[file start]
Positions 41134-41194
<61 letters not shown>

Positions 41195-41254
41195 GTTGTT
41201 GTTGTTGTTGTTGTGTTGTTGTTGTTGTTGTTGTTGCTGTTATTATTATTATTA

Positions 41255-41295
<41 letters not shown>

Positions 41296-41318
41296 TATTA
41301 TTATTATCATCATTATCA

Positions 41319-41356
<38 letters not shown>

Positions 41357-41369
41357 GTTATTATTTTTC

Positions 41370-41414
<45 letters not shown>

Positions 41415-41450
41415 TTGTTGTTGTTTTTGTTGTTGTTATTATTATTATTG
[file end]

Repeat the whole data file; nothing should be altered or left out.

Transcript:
Positions 41134-41194
<61 letters not shown>

Positions 41195-41254
41195 GTTGTT
41201 GTTGTTGTTGTTGTGTTGTTGTTGTTGTTGTTGTTGCTGTTATTATTATTATTA

Positions 41255-41295
<41 letters not shown>

Positions 41296-41318
41296 TATTA
41301 TTATTATCATCATTATCA

Positions 41319-41356
<38 letters not shown>

Positions 41357-41369
41357 GTTATTATTTTTC

Positions 41370-41414
<45 letters not shown>

Positions 41415-41450
41415 TTGTTGTTGTTTTTGTTGTTGTTATTATTATTATTG